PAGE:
With the release of Pantone’s latest colour guide, you’d better get ready for a blazing-hot autumn

Code Red


With the release of Pantone’s latest colour guide, you’d better get ready for a blazing-hot autumn

Style > Fashion


 

Time to Shine

April 28, 2017 / by China Daily

Pantone is the New-Jersey based corporation best known for its Pantone Matching System, which standardises colours in a fan-format book. It was originally developed by founder Lawrence Herbert in 1963 as a tool for graphic designers to communicate colours more easily in the printing process. 

Through the Pantone Color Institute, Pantone forecasts up-and-coming colour trends as well as various colour solutions for companies to meet their branding needs. Since 2000, the institute has selected its “Colour of the Year” by researching industries across the realms of fashion, art, film, technology and automobiles. The colour of 2017 has been named Greenery, a revitalising yellow-green shade that’s symbolic of nature and new lives. 

Pantone also releases its bi-annual Fashion Colour Report for each spring and autumn, launched in conjunction with New York Fashion Week – and for the first time this year, London Fashion Week has been added – to highlight the company’s top 10 colours it’s forecasting for the upcoming season.

If looks are anything to go by, this autumn’s palette is certainly going to be eye-catching. Just look at the leading colours: Grenadine and Flame Scarlet. They’re set to rock your wardrobe this autumn, so get ready to dress to impress.


Spotted at New York Fashion Week for A/W 2017, Grenadine is pure pomegranate syrup; this colour of passion and sweetness will serve not only your cocktail, but also your pretty autumn garments. Intoxicated by a slightly orange-ish tone, this one is more crystalline than royal red and warmer than scarlet.

Half or Partial

Pair this statement-making reddish hue with a simple T-shirt or a challenging leopard print – and see how far you’d like to take the look.

Power Set

Dress in the same colour tone from head to toe, but mix different textures – from liquid lamé to wool, calf and leather. The luxurious profile needn’t be understated this autumn.

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Spotted at London Fashion Week for A/W 2017, this one is as vivid and exciting as it reads. More audacious than Grenadine, Flame Scarlet is an intensified reddish-orange.

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Eyes Down

Keep the above-the-feet area in neutral colour tones so those statement shoes can truly become the spice of your ensemble.

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Walking Flamboyance

The ultimate dress-to-impress code – just be careful not get everyone too hot under the collar.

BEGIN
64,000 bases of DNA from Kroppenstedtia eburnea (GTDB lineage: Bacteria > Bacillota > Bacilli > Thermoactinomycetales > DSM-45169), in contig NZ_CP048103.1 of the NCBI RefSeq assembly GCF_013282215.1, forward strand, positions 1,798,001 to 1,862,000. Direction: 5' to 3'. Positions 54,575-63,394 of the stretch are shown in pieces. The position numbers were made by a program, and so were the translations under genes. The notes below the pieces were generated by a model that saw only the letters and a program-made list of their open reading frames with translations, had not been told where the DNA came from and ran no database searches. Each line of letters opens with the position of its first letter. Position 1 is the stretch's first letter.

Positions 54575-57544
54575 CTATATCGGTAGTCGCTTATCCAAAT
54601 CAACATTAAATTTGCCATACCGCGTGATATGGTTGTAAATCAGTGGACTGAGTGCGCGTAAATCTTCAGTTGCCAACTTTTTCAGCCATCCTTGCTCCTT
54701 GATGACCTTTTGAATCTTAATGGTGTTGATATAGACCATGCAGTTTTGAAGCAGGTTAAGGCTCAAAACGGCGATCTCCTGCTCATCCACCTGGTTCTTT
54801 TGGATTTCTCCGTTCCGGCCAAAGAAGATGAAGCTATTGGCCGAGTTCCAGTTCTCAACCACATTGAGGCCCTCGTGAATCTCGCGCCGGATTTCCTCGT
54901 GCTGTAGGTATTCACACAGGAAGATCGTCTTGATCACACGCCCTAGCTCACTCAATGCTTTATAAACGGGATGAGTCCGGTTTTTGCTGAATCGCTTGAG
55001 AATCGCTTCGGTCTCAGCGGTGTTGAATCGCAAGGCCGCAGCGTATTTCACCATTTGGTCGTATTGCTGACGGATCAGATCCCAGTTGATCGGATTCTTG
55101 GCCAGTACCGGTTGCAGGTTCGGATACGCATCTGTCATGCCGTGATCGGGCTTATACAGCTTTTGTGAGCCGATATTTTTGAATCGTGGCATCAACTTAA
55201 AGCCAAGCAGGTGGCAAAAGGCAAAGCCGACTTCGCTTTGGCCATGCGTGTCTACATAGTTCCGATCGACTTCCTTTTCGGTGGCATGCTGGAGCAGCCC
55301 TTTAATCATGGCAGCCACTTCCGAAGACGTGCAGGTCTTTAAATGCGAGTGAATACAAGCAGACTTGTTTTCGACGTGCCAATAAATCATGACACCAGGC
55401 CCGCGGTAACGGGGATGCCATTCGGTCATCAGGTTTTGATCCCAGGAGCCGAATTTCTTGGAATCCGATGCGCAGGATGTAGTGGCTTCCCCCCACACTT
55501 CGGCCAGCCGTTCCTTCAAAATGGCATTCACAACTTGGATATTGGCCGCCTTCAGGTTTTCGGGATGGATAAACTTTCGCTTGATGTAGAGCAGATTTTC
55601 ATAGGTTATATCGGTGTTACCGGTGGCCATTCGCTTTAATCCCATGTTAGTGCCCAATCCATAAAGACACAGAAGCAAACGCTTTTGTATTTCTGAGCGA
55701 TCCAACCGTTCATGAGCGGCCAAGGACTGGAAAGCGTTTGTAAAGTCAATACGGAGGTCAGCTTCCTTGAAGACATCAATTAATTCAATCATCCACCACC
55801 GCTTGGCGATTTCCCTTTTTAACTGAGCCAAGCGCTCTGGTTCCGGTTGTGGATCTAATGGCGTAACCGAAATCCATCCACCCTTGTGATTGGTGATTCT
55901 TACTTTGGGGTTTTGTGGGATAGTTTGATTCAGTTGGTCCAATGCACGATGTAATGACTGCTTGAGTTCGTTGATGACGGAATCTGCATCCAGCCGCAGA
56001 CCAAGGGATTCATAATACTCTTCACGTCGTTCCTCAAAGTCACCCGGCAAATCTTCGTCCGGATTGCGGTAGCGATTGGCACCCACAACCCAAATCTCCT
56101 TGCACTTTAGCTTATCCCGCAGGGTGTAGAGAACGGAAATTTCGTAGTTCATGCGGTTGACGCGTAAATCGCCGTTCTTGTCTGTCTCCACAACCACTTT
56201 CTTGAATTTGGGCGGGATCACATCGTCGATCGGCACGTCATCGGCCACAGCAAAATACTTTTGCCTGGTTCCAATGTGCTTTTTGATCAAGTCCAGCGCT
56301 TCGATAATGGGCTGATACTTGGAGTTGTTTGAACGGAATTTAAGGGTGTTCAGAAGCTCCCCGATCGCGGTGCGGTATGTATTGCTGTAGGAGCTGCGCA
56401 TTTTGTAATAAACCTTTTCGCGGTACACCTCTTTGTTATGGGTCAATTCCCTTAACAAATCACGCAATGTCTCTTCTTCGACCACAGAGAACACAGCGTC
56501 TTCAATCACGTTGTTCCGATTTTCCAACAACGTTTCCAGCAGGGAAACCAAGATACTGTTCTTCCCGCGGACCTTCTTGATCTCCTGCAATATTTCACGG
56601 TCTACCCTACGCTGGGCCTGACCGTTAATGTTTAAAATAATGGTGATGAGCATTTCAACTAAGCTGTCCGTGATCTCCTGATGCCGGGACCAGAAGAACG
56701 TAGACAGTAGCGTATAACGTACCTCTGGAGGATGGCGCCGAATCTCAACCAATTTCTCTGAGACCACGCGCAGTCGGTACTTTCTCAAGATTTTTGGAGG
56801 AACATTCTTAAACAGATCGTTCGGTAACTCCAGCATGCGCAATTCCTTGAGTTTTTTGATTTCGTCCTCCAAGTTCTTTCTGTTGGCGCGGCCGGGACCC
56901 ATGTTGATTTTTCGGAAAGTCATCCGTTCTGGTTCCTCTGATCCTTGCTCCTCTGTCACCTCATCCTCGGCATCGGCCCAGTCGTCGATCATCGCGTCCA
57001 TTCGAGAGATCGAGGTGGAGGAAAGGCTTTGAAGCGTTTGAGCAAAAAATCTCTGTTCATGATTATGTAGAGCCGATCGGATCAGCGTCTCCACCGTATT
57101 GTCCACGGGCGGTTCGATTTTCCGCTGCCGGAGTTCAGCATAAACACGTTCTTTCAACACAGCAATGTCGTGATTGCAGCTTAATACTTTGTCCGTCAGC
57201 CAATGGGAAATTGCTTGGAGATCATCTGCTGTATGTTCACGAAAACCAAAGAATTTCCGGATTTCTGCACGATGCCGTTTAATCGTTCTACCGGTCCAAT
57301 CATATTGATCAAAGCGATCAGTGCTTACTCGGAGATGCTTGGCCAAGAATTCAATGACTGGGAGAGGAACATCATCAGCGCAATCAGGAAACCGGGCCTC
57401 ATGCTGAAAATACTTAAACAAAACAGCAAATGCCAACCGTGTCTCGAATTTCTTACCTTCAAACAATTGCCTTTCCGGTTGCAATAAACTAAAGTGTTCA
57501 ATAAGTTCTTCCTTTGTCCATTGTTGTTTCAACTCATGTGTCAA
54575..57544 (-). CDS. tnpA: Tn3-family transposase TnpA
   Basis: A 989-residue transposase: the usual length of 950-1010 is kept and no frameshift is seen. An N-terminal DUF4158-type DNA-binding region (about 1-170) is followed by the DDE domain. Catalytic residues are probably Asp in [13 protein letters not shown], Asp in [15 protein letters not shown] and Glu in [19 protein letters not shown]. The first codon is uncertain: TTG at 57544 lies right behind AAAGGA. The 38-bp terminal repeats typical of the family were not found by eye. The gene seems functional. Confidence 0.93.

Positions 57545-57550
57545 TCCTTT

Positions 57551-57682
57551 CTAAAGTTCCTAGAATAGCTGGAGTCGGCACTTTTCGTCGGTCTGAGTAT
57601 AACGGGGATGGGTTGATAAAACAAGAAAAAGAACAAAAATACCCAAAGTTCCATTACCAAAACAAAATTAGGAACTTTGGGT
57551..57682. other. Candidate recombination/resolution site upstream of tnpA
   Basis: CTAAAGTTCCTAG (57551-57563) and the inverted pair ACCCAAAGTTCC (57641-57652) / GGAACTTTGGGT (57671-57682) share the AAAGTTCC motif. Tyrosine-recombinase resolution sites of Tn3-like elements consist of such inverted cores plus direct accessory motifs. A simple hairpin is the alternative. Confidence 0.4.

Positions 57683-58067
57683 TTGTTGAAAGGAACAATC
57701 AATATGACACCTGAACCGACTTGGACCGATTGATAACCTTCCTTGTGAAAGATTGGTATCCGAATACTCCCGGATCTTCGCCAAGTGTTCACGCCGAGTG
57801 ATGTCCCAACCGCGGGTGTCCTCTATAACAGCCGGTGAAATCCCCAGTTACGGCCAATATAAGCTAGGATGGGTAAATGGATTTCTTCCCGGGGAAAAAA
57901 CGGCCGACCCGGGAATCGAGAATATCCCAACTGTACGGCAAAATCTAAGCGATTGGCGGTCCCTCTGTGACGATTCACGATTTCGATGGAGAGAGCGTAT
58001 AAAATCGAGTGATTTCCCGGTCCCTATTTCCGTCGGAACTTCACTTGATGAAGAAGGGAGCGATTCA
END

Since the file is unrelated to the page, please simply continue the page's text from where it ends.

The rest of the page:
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Touch of Fur

When fur and this flaming colour get together, expect double the impact. 

Images: Pantone LLC; Oscar de la Renta; Max Mara S.r.l./Max Mara Group; Adam Selman; Kate Spade; Emilia Wickstead; Mary Katrantzou; Amanda Wakeley; Christopher Kane

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Revolutionary Road


Over the course of several decades, the T-shirt has risen from a humble workwear garment to a worldwide wardrobe staple for everyone

Revolutionary Road


Over the course of several decades, the T-shirt has risen from a humble workwear garment to a worldwide wardrobe staple for everyone

Style > Fashion


 

Revolutionary Road

April 28, 2017 / by China Daily

The film poster for Whirlpool (1959)

The film poster for Whirlpool (1959)

In the finale of Prabal Gurung’s autumn 2017 fashion show, the designer and his models startled the audience with their T-shirts, stamped with provocative political slogans such as: “The future is female.” “I am an immigrant.” “This is what a feminist looks like.” Clean-cut white T-shirts have become the perfect means for fashion designers to convey a blunt message – and they’re easy to match with just about anything in your closet.

Evolving from the late 19th century when the one-piece garment was divided in two for miners and others working in hot environments, the history of the T-shirt took shape in the early 1900s when the US Navy began issuing the white, form-fitting, crew-neck cotton undergarments. First attributed in print to F Scott Fitzgerald in his debut 1920 novel This Side of Paradise, the T-shirt served as an unofficial uniform for labourers in the US, from farmers to factory workers – yet it wasn’t considered fashionable at all until the 1940s, when it became popular among teenagers. 

When Marlon Brando wore his tight-fitting white T-shirt in A Streetcar Named Desire in 1951, the whole world began to discover the hidden sexiness under the soft cotton. T-shirts became associated with masculinity and confidence. The 1955 film Rebel without a Cause, with James Dean, further pushed the T-shirt’s “bad-boy” image, with Dean’s iconic white T-shirt paired with a red nylon jacket and light-blue jeans. With comfort, inexpensiveness and style rolled into one, T-shirts became a man’s wardrobe staple.